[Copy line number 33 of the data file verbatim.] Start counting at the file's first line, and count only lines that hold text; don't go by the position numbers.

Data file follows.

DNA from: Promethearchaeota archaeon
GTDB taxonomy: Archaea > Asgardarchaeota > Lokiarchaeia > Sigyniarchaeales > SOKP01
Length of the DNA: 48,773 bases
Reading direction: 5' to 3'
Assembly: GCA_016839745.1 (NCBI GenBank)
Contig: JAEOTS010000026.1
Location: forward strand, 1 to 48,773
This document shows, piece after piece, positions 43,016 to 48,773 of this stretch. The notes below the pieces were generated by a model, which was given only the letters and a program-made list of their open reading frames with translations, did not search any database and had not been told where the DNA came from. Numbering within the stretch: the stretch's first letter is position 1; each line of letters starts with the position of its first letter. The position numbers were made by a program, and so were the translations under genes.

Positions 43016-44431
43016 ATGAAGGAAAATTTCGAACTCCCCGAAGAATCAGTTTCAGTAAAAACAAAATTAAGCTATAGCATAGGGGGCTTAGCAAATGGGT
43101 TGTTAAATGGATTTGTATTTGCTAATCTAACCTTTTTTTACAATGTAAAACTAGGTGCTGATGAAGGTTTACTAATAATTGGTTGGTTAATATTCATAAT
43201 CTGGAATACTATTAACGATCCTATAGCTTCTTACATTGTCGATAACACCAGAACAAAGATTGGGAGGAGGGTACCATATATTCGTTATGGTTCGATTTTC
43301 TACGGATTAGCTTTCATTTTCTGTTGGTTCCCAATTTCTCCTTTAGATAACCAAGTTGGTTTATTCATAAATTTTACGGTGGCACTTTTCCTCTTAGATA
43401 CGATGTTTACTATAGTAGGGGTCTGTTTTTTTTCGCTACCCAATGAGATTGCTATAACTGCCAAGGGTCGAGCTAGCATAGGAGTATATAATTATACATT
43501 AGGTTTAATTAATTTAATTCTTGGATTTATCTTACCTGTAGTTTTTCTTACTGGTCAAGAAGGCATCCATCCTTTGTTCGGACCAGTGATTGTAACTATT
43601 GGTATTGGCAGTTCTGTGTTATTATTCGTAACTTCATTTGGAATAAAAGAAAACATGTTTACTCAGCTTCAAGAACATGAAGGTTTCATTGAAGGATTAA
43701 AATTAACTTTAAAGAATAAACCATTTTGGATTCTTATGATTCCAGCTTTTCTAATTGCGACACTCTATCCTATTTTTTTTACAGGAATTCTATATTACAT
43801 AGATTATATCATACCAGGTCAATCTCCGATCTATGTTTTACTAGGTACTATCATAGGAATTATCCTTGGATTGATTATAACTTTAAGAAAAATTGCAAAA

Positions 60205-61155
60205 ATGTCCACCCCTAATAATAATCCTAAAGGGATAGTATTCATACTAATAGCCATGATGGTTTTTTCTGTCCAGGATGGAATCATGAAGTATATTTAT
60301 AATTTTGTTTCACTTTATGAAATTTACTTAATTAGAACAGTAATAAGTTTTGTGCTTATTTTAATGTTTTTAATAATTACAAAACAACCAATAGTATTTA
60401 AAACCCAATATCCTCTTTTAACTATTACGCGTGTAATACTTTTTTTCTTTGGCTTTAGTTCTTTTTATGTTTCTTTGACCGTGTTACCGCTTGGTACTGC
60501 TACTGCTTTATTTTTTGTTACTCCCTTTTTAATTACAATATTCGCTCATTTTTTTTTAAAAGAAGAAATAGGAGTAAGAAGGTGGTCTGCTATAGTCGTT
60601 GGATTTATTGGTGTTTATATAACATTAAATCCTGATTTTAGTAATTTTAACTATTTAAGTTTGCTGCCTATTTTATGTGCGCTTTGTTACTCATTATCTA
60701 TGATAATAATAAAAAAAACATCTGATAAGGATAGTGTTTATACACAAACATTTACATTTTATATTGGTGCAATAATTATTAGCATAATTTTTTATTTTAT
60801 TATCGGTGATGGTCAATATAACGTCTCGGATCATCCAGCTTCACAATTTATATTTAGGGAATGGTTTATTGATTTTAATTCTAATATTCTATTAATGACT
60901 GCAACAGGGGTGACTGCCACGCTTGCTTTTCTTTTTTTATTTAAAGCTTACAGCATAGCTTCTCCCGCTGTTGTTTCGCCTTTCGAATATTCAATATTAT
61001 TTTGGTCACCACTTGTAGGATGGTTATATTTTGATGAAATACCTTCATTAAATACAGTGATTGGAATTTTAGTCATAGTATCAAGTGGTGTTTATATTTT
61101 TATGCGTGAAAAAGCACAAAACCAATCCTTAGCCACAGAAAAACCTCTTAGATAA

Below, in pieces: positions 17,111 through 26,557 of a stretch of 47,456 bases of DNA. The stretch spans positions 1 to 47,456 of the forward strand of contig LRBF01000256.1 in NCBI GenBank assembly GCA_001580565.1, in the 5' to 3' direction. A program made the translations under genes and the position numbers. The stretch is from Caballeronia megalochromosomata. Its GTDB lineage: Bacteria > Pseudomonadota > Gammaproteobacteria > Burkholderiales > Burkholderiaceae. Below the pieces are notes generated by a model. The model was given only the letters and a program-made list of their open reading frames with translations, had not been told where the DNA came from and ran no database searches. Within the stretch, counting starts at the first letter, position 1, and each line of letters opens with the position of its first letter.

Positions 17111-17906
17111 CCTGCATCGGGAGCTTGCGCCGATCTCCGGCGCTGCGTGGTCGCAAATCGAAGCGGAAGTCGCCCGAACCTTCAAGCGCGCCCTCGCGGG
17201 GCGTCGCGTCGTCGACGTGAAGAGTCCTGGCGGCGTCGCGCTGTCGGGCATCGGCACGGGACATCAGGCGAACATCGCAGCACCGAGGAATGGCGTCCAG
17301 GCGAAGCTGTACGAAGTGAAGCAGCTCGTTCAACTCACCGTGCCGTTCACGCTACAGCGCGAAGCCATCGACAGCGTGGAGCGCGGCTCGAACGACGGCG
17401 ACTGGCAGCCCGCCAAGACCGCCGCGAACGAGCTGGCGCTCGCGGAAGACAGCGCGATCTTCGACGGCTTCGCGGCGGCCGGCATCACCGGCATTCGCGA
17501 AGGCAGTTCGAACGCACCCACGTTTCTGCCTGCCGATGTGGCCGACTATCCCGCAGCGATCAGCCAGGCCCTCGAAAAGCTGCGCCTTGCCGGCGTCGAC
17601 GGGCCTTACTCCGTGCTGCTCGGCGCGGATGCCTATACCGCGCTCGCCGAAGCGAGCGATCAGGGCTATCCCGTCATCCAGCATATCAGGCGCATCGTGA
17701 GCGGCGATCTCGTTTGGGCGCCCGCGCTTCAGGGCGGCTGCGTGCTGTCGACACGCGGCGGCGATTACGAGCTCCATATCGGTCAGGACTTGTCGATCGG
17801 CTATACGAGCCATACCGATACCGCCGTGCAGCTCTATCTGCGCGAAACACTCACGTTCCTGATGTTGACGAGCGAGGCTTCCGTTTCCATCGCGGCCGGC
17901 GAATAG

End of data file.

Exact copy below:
17201 GCGTCGCGTCGTCGACGTGAAGAGTCCTGGCGGCGTCGCGCTGTCGGGCATCGGCACGGGACATCAGGCGAACATCGCAGCACCGAGGAATGGCGTCCAG